The Psalms are the 'hymnbook' of the Old Testament. Sung praise is an important part of church worship, and is seen throughout scripture and throughout church history. It has taken many forms and styles, from 'professional choirs' in cathedrals, to worship bands with elaborate sound desks, to a small group of teenagers round a camp fire, or a few brave souls battling to keep a tune unaccompanied. The style is irrelevant, as all these can be worship, but can also be a poor excuse for worship. Psalm 149 gives four clear indications what turns praise into worship:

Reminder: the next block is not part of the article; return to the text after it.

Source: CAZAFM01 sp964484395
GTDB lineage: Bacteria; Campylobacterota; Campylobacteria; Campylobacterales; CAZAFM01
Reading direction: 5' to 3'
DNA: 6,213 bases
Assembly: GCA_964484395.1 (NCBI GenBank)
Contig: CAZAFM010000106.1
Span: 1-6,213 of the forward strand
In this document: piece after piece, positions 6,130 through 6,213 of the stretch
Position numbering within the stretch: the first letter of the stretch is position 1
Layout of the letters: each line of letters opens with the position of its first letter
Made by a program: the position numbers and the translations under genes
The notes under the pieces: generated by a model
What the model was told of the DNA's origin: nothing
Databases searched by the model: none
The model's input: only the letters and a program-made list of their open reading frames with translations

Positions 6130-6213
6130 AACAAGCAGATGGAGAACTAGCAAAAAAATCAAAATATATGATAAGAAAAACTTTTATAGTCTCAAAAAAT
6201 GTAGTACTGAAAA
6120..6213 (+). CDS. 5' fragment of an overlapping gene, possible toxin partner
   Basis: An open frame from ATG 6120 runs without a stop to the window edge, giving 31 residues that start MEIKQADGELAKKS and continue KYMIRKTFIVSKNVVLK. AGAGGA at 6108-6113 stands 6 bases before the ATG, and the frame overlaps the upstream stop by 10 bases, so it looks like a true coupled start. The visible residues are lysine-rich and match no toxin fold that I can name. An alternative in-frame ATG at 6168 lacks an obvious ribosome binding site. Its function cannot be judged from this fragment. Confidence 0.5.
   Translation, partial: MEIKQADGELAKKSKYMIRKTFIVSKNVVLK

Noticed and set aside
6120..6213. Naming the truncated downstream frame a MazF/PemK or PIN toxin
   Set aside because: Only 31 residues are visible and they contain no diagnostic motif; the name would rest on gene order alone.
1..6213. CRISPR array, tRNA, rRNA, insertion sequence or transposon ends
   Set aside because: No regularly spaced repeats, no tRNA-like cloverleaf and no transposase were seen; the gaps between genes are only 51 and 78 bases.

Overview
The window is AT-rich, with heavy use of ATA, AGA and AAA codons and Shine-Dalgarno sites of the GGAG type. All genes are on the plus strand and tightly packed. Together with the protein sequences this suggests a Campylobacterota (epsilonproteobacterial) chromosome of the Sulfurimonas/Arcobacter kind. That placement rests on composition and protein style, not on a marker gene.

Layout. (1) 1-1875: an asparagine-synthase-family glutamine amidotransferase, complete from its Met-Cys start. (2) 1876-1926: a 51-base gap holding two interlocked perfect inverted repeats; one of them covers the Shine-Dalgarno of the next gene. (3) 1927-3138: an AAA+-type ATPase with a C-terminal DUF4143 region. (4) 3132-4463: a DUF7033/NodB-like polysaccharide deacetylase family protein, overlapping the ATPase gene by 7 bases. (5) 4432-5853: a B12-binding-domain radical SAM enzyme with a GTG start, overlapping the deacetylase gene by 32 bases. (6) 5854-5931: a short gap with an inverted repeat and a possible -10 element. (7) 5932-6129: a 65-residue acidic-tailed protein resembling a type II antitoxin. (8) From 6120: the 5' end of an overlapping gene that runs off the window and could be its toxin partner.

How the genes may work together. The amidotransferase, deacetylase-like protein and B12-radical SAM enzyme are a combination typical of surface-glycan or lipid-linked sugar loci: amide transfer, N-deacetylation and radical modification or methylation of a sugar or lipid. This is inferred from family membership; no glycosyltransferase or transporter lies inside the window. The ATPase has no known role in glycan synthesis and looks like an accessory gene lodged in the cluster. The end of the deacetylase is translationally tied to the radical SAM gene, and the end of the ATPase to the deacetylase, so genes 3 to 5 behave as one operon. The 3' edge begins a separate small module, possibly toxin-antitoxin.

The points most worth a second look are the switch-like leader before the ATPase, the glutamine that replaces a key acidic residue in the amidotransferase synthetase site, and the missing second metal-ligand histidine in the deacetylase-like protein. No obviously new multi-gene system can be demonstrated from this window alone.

1) Fresh (v1,3) - has to have heart felt immediacy. We need to be fresh.
2) Community (v1-3) - takes place in a gathered fellowship with God, not an individual but everyone bringing themselves before Him
3) Joy (v4-5) - Joy has to be the bottom line, Joy because of our salvation, and God 'delights' in us irrespective of our circumstances
4) Spill out (v6-9) - true worship spills out into our lives and gives us the strength to live for God each day
The final distinguishing feature that turns singing songs into worship and praise is that, as in Zechariah's song in Luke 1, it points people and draws people to Christ.